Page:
Neurospin: unlocking the mysteries of the brain

Start

On Thursday, January 30, 2014, the second edition of the Marcel Dassault Prize for Research on Mental Illnesses was awarded to anBrain and Spinal Cord Institute, Dr. Luc Mallet, team leader. Behaviour, Emotion and Grassroots Ganglia at the MHI and INSERM Research Director, and Laureate in the "Behaviour, Emotion and Grassroots Ganglia" category at the MHI "Researcher of the Year" for the importance of his research on Obsessive Compulsive Disorder (OCD).
Ahe research program of Dr. Luc Mallet revolves around several points in order to develop innovative treatments for the most severe cases.

Ahe brain is the seat of our thought, the true command post of our body. In spite of the countless studies devoted to it, it retains many of its mysteries. Let's try to unveil some of them...

Visualizing the human brain in action

"Neuroscience is increasingly based on large instruments capable of measuring tens of thousands of neurons in animals, or seeing the entire human brain. Neurospin is one of those "observatories of the mind". In 2014 we will have an 11.7 tesla MRI, the only one of its kind in the world, for imaging the whole body in humans, coupled with a magnetoencephalography device, which makes it possible to study the dynamics of brain activity. Hence all sorts of discoveries which are only at their beginnings.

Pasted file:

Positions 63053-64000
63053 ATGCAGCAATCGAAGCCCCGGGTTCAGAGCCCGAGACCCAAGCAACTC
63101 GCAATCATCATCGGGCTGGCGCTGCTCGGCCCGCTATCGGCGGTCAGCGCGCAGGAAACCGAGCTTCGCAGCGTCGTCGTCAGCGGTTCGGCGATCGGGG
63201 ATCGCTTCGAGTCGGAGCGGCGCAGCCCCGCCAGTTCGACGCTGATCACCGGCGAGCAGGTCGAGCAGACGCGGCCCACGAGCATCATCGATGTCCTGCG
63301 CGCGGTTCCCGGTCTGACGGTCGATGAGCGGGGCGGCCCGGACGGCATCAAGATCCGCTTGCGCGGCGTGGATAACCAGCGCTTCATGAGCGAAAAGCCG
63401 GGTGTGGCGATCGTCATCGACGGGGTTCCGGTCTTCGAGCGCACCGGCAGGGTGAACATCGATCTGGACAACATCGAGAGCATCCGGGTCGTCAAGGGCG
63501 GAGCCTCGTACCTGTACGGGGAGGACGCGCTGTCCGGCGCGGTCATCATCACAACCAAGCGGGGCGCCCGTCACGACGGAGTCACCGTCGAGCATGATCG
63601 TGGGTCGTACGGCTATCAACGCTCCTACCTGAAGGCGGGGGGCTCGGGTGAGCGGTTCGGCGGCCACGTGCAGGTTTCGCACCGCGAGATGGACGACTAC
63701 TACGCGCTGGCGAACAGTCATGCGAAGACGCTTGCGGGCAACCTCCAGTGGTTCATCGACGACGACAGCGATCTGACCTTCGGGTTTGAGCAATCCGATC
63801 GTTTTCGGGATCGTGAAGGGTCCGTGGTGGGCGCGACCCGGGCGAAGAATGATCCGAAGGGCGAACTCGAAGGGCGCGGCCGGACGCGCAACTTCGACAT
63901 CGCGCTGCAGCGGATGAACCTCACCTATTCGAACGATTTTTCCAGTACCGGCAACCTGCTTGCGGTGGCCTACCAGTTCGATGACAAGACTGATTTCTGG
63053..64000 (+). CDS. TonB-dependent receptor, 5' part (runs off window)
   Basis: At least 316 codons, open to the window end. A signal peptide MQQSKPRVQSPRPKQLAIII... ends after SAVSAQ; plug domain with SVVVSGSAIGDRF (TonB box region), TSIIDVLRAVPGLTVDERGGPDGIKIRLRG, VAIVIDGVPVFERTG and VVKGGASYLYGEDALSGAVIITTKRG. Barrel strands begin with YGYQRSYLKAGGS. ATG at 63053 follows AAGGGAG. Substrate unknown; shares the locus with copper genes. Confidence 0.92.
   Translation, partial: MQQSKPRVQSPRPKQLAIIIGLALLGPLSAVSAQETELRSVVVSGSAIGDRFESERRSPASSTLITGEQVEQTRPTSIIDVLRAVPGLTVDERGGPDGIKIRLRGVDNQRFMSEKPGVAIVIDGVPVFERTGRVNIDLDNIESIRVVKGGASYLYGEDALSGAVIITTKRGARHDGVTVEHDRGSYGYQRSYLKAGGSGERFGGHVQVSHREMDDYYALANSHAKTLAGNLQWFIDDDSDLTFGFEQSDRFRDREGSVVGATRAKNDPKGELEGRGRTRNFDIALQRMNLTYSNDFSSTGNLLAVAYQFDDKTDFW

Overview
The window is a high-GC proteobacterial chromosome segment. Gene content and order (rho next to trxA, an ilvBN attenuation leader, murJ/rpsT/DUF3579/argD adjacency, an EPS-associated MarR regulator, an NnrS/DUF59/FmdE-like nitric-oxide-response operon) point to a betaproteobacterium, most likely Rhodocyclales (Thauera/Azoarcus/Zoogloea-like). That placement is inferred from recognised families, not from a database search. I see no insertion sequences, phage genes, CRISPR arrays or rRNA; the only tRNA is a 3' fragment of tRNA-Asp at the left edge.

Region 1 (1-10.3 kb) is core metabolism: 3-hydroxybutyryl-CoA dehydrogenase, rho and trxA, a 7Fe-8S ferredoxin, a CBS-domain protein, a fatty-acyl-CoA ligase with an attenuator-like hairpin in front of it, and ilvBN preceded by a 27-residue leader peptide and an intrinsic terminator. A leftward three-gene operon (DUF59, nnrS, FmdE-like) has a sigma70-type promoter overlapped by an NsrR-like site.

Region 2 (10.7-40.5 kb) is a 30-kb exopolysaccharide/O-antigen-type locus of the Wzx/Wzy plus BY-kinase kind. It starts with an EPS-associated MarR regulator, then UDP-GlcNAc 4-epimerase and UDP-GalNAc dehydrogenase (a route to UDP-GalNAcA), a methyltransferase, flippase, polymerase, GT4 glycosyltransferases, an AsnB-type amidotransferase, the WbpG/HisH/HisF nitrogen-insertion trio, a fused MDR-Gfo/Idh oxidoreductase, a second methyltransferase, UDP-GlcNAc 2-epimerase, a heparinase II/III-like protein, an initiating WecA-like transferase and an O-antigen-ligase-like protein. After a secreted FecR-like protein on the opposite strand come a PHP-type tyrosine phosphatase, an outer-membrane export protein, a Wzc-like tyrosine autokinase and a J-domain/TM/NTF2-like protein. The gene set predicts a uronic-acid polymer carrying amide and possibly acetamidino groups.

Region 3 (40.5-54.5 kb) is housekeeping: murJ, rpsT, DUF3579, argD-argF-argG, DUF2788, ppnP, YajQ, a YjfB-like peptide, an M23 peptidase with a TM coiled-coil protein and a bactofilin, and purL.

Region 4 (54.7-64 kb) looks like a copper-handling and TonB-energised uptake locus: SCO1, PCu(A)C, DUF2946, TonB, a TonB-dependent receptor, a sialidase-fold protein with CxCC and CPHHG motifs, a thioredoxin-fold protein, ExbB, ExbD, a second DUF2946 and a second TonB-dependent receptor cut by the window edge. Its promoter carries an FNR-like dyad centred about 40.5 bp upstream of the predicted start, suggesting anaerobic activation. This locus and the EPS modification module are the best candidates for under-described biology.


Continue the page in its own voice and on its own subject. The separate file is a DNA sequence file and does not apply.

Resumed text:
By studying the mental processes of reading, we have identified the "letterbox of the brain" that processes the visual form of words in all the languages of the world. We have just had extraordinary confirmation of this in blind people. In collaboration with Amir Amedi's Israeli team, we have shown that when blind people read Braille, they activate the same brain mailbox as sighted readers. But also when they have learned to read by auditory means: when the image of the text to be read, filmed by a camera, is transformed into sounds of varying frequency, depending on the shape of the letters. After several weeks of training with these sounds, blind people manage to read! This means that the brain is remarkably pre-organized for reading, regardless of language or sensory modality.
It would be a good idea to invent pedagogical tools for learning to read based on what we can learn from the child's learning styles. (cf. the collective work: Learning to read: From Cognitive Sciences to the Classroom, Odile Jacob - 2011).